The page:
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Report - Chloride City Mine, Death Valley, California, USA

Discussion in 'European and International Sites' started by 747_kirki, Feb 15, 2011.

  1. 747_kirki

    747_kirki Death Valley is Mine
    28DL Full Member

    Apr 13, 2009
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    Chloride City arose out of silver discoveries in nearby Chloride Cliff in 1873, the earliest of the Death Valley mines. The mines of this small community struggled on for a few years, but by 1880 none were working and everybody had moved on. The Rhyolite (a very famous ghost town nearby) excitement of 1904 brought in new capital. The Chloride Cliff Mine was bought by investors in nearby Rhyoliite and re-opened in 1908. Sufficient ore was produced in subsequent years to warrant the construction of a cyanide mill in 1916. It is questionable whether that investment paid off, as by 1918 the camp was deserted again.

    Access to Chloride City Mine is on a track classed as ‘4x4 and high-clearance only’ – and trust me, this is a necessity. The road is about 6 miles from the Daylight Pass (main route into Death Valley). We didn’t see anyone on this trail the whole time and it was by far the toughest trail we took on in our rental SUV. If you are in a stock rental car, bear in mind you’ve probably signed to say you won’t leave the tarmac, so be extra careful on this road. It would be easy to screw up. There are some good axle-twisters, so expect to find your front / rear wheels leaving the ground as you make your way up the track.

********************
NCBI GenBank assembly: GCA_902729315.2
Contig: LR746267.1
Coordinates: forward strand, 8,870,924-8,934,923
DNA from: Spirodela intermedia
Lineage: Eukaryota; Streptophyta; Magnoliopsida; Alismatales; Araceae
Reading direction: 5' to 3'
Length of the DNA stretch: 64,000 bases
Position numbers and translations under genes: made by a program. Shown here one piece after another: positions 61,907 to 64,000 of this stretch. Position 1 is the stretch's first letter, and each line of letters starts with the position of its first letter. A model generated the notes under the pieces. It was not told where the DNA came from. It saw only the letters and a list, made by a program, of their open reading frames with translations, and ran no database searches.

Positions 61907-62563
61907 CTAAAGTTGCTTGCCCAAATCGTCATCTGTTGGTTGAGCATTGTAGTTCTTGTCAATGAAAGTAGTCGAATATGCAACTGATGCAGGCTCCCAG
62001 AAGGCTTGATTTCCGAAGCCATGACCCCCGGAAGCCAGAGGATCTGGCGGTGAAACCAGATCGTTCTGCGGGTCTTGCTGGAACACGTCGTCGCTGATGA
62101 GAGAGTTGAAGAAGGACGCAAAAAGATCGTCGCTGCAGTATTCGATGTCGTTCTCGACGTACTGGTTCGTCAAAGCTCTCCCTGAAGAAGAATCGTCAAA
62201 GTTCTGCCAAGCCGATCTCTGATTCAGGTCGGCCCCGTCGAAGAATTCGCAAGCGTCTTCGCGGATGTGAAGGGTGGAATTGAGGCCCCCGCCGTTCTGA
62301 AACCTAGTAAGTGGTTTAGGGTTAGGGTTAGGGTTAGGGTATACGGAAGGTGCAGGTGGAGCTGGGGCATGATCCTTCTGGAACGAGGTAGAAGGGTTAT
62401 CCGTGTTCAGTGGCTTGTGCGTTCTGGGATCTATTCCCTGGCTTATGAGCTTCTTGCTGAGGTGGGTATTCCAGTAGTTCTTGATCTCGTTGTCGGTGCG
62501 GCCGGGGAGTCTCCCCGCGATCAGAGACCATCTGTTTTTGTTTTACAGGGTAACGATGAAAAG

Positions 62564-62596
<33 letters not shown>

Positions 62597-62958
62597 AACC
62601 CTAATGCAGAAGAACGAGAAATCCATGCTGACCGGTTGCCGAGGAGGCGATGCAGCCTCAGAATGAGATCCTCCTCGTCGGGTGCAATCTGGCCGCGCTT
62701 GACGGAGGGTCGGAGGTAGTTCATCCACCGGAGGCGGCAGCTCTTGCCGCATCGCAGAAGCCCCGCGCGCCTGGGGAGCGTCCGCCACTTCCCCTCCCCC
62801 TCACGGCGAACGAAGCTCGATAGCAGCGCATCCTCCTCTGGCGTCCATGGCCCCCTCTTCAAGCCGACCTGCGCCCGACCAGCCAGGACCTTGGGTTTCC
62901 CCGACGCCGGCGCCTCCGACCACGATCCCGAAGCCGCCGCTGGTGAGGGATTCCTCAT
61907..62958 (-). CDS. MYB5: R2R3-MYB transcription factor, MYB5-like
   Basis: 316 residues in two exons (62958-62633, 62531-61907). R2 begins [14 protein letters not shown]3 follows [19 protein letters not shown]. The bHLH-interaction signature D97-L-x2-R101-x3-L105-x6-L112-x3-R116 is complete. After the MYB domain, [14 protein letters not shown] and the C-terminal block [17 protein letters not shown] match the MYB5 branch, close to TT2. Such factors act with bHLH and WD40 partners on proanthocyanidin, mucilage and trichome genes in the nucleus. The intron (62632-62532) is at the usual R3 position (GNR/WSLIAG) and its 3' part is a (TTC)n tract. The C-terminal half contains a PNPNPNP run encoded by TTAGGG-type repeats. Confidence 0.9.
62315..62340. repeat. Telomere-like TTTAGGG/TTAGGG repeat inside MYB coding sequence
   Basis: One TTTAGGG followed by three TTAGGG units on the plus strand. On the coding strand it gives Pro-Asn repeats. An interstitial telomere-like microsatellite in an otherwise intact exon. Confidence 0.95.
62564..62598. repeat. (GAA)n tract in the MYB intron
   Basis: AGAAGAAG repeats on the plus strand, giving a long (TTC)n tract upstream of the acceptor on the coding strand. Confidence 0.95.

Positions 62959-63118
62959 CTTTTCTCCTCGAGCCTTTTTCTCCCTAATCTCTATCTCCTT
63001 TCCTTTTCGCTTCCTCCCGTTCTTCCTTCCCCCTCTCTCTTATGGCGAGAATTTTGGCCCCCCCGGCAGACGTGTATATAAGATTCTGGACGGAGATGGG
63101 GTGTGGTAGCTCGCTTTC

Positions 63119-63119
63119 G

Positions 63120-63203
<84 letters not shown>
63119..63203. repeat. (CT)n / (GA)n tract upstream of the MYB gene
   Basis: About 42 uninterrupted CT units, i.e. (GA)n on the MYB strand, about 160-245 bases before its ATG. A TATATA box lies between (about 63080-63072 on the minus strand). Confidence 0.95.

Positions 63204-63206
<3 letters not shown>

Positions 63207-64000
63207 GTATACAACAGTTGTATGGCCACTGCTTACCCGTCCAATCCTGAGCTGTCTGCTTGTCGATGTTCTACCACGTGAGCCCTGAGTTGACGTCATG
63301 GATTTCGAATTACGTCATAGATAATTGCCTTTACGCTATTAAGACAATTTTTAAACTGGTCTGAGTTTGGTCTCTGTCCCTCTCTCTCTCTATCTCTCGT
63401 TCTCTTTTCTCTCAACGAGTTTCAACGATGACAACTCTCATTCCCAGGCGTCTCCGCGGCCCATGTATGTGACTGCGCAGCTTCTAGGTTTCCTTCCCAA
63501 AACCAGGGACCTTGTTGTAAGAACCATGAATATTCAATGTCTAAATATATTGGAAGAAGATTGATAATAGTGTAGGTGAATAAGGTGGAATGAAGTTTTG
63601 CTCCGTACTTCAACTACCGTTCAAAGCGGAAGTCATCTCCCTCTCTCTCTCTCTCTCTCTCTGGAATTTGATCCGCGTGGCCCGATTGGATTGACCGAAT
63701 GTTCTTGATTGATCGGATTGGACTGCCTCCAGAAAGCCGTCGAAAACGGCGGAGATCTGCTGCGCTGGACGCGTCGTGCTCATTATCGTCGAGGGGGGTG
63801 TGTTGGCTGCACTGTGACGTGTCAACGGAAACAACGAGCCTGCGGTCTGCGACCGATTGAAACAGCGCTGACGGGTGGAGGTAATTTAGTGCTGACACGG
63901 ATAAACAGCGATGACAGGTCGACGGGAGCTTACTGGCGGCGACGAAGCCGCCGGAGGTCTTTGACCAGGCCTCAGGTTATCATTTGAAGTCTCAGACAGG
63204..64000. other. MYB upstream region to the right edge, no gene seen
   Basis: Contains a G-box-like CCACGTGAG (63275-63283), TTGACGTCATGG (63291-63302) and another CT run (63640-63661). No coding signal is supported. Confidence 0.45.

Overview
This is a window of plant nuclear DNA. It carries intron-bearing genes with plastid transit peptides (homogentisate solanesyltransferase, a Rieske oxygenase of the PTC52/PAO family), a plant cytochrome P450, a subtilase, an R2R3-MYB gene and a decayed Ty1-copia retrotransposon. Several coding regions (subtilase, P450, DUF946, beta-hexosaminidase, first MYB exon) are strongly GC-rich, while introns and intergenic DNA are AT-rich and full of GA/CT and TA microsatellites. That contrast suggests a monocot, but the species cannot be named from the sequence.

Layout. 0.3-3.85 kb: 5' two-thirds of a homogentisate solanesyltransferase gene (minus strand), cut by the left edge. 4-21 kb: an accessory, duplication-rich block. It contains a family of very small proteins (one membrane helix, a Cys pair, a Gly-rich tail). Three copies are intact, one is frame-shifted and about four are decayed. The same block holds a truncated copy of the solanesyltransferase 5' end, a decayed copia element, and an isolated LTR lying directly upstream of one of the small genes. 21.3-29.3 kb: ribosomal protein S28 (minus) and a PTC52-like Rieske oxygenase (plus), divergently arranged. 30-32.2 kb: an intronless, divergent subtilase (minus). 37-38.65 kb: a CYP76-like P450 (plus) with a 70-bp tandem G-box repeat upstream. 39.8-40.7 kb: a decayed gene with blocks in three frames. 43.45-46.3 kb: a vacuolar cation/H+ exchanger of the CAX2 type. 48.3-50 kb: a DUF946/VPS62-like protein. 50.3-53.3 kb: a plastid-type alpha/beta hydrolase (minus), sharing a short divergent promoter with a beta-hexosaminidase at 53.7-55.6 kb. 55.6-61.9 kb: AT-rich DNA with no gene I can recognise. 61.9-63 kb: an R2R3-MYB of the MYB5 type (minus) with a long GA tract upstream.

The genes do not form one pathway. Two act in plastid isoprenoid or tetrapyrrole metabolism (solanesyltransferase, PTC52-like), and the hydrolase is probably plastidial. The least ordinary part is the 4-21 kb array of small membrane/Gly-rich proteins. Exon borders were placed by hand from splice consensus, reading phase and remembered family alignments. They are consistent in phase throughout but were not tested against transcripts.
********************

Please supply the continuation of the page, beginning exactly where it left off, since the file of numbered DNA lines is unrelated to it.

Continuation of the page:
Anyway, on with the pics, and for starters, a few comedy moments on the journey in::D


    The first mine opening you come to goes straight down into the ground. It appears to be ‘open’, but the entrance is very very steep – you’d want a rope tethered to your car parked outside if you wanted to get into this one:

    There were also other mine openings scattered around the nearby hills – was tight on time so couldn’t wonder too far. Quick pic from a distance:

    Some kind of mill is left on the hillside:



    Not sure what the wooden post represented? Several old mattress springs are left dotted around the camp, plus countless rusty barrels and tins:

    An old wooden structure has long since collapsed:

    More mine openings – these looked more like prospecting holes as they didn’t go into the ground too far.

    But even the smallest of gaps 'in' had been filled a few feet inside:

    And huge piles of tailings are evident across the site:

    There was loads more to Chloride City, but the track got worse and we didn't trust our 'on-road' tyres to handle it. Next time - hopefully in a modified Jeep Rubicon or similar...:tumbleweed

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    #1 747_kirki, Feb 15, 2011
    Last edited: Feb 15, 2011

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